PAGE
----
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Tuesday, Jan 06, 2004

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`Change in definition of resident status will hit IT professionals'

Our Bureau

New Delhi , Jan. 5

THE change in the definition of `Resident but not Ordinarily Resident' (RNOR) Indians, as effected in the Finance Act 2003, will have severe repercussion on Indian professionals and others who are employed in the software and IT-enabled services (ITES) in the US, according to the Indo-American Chamber of Commerce (IACC).

In a communication to the Finance Minister, Mr Jaswant Singh, the IACC President, Mr V. Rangaraj, has said that the change in the definition of RNOR will have serious implications, particularly on the growing IT segments in India.

Two-way mobility of professionals on a continuous basis is imperative to execute the offshore and onsite projects. This year, of the total targeted IT export worth $ 13.5 billion, the share of the US is estimated to be around 60 per cent.

"That means the two-way travel of the professionals between India and the US in the coming years will have to be more than what it is happening now, especially when we have set a target of achieving $ 50-billion IT exports by 2008," says Mr Rangaraj.

The IACC statement says that in the Finance Act 2003, the definition of RNOR has been substituted with effect from the assessment year 2004-05. This was mainly due to an interpretation of the Gujarat High Court. The new definition stipulates that only persons, who have resided abroad continuously for nine years or who have been physically present in India for less than 730 days in the last seven years will get the RNOR status. Prior to 2003, for those with RNOR status, only income earned in India is liable to be taxed under the I-T provisions.

In the communication, Mr Rangaraj has said that many of the Indian IT professionals working in the US have returned to India after a stint in the US, either to work for Indian affiliates of the US companies or set up their own businesses.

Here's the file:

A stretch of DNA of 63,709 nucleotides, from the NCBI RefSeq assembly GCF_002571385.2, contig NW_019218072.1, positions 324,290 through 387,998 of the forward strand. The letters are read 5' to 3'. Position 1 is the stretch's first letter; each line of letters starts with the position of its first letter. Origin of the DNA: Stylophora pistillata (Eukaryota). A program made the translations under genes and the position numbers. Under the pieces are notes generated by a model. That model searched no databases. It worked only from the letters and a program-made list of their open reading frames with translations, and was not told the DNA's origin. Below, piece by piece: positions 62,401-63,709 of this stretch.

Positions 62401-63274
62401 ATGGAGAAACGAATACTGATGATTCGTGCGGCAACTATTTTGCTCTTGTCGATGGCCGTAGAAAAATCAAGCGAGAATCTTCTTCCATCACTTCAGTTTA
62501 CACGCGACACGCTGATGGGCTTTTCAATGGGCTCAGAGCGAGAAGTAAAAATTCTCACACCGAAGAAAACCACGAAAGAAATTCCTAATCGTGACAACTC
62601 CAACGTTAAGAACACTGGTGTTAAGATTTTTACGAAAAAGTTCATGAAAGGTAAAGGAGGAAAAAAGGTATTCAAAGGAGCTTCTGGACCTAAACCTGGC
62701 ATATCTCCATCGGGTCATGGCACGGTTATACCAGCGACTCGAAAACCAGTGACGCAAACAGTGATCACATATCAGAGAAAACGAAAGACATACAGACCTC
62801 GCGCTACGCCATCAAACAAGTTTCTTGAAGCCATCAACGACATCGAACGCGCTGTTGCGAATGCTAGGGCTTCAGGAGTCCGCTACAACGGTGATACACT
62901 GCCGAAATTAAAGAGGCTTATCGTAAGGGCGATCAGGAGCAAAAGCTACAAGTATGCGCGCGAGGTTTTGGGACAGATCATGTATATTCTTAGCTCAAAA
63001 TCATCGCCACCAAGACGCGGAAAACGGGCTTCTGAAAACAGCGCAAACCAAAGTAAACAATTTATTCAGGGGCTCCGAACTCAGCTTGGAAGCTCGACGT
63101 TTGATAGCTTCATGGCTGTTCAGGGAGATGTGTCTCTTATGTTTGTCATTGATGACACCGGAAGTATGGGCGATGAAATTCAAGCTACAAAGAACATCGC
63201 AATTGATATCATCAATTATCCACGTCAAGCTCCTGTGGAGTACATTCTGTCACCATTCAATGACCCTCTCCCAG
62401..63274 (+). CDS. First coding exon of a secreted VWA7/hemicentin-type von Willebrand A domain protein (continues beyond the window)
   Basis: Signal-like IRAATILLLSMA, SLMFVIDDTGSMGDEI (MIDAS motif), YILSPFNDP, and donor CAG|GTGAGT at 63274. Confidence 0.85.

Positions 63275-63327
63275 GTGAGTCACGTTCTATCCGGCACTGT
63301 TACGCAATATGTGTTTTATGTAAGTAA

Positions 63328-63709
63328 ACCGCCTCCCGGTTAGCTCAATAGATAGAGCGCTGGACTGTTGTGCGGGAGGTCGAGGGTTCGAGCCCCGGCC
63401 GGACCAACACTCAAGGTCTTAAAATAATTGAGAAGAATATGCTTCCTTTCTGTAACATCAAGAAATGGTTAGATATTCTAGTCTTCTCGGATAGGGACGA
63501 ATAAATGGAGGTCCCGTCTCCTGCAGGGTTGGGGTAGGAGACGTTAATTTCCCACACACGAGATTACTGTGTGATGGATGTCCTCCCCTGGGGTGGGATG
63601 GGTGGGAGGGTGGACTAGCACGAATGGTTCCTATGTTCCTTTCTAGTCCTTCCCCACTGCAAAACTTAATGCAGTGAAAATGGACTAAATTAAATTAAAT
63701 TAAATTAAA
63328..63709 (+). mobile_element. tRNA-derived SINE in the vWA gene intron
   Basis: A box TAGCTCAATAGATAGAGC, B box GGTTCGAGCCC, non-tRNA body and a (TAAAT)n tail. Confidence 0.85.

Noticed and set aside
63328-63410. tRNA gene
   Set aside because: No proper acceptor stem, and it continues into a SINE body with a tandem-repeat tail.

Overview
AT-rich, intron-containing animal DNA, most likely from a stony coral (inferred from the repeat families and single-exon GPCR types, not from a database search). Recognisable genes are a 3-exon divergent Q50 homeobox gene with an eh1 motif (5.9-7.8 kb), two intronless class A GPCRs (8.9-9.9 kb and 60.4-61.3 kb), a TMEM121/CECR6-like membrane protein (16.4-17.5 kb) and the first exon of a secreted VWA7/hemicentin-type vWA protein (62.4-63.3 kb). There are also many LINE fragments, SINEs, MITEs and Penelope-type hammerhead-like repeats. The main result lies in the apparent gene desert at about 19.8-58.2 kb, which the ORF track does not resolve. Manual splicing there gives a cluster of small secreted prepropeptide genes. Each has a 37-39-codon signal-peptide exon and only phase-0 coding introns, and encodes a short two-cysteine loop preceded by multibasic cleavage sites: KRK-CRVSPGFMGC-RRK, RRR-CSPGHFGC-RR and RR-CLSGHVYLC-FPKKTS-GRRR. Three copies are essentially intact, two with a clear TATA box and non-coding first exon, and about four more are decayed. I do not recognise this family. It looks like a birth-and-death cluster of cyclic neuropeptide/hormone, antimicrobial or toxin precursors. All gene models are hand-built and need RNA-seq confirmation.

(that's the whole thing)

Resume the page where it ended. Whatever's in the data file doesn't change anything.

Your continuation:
Very few of them have been continuously non-resident for seven to nine years. This would mean that any income accruing to them abroad, including income accrued in their individual retirement account will now be fully liable to Indian taxation from the year of their return. They would be liable for tax at about 31.5 per cent of their income earned in their US pension accounts.

Even those professionals who have a seven-to-nine-year period of continuous non-residency would have to think very carefully in view of the limited transition period of two years. They have to pay income-tax on the whole of their world income after the expiry of two years of their arrival.

This will mean resistance on the part of many highly talented professionals to relocate to India to join the US affiliates in India or to go for their start-ups in India. This will lead to low employment generation and income for the Indian professionals.

The Government may, therefore, consider restoring status quo-ante to the definition of RNOR, particularly when it has taken a decision to extend dual citizenship to the people of Indian origin (PIO), the IACC statement said.

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